1. When I Grow Up…


Year: 1999

Means: Television

Effect: Motivation

Powered by Mullen Advertising, used the reality of life that many people realize when they start their careers. Starring young kids stating that they want to be lowly management and have lowly jobs sparked an unconventional and motivating conversation on how people fail to get their dream jobs. As a result, according to Ad Age, there was a 66.6% increase with web traffic to the monster platform every month after the commercial. The ad hit the fear factor of people with a balanced approach to motivation. With such a concept in place and a growing disbelief in Corporate and Mainstream America, Monster got the prize.


  1.  Whassup

Company: Anheuser-Busch (Budweiser)

Year: 1999

Means: TV

Effect: Define Culture

This ad campaign redefined the way we talked to one another. It created a new craze. People especially young adults loved and used the catchphrase, Whassup! In addition to becoming a pop culture, the ad made Budweiser more popular and reinstating its name as a cool beer company. The short film or ad focused on the true nature of friends and how friends tend to have weird catchphrase and common denomination, which in this case was the Bud and the phrase, Whassup. Particularly, It ran from 1999 to 2002 and won the Cannes Grand Prix and Grand Clio award. Even during the coronavirus pandemic and lockdown, a remake of the whassup was made to let people know to stay connected over a bud regardless of the distance. It’s a classic and one of the best commercials of all time.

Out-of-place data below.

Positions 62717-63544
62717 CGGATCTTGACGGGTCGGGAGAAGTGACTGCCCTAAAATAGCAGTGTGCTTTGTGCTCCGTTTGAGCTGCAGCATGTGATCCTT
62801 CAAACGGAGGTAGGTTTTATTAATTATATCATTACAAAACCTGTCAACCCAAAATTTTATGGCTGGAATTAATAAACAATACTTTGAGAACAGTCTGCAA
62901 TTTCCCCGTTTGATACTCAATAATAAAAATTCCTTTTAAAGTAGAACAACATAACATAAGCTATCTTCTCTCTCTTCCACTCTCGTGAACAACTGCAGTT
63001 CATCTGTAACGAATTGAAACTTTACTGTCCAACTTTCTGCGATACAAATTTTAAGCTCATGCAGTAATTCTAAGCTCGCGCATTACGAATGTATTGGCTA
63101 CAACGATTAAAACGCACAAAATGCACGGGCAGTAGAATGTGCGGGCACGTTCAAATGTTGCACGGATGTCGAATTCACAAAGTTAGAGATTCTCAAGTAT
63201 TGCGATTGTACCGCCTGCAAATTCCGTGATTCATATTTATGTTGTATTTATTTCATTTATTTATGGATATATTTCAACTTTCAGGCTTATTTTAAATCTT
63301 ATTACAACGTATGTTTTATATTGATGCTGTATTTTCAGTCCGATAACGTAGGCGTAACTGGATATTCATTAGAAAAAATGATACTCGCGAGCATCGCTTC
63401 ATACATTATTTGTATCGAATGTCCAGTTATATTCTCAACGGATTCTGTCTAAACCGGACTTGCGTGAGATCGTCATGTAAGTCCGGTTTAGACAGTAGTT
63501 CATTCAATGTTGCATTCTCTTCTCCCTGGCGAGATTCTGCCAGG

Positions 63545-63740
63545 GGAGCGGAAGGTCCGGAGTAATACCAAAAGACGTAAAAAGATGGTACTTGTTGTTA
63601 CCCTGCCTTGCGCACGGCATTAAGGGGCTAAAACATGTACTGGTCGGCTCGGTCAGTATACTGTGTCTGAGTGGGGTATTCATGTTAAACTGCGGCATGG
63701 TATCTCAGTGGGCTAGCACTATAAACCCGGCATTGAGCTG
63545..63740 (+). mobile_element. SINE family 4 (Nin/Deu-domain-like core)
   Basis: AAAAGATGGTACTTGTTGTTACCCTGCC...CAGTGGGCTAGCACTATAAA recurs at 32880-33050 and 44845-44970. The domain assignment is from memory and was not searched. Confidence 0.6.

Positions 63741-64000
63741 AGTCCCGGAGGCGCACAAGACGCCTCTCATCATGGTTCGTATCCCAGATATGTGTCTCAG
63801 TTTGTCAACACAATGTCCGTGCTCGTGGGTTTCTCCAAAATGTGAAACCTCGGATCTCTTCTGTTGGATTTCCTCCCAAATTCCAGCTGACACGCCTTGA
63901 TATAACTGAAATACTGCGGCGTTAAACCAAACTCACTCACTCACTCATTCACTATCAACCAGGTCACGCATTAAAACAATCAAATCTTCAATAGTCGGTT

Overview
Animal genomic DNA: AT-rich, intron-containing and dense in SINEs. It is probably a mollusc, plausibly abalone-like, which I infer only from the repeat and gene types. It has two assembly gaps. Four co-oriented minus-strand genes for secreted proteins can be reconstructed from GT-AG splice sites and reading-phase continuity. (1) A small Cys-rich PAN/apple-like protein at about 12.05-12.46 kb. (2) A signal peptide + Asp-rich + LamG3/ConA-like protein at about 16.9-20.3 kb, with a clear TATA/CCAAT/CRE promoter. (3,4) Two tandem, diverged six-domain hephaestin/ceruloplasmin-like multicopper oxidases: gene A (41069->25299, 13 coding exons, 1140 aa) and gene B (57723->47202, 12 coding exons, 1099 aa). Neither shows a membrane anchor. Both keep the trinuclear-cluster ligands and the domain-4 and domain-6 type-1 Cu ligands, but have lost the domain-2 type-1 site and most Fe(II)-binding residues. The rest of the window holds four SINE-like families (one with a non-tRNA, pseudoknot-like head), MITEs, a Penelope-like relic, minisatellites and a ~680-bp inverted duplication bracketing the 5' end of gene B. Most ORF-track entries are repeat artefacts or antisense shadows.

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  1. Thank You, Mom

Company: Procter & Gamble

Year: 2012

Means: Television

Effects: Emotions and Motivation

For the most part, some of the best advertisements come from a place of emotions and identification of actual situations. Intending to increase its global audience, the Olympics seemed a perfect medium. But how? With P&G, Wieden+Kennedy used the story of the mums behind all the athletes. Such as the emotional struggle and push that they continuously give became a centre point of the campaign. Together with a great tagline, “P&G, Proud Sponsor of Moms” people had a nostalgic feeling and connection to the brand, allowing them to be part of something big. Besides, with every Olympics, the campaign becomes bigger.

Furthermore, the emotional connection created by P&G increased their sales by $500 million and 76 billion global media impressions. Using a large platform such as the Olympic, P&G used something that connected all of us, our Moms. The Unsung Heroes.


  1. The Absolut Bottle

Company: Absolut Vodka

Year: 1986

Means: Print, Internet

Effect: Distinction and Variety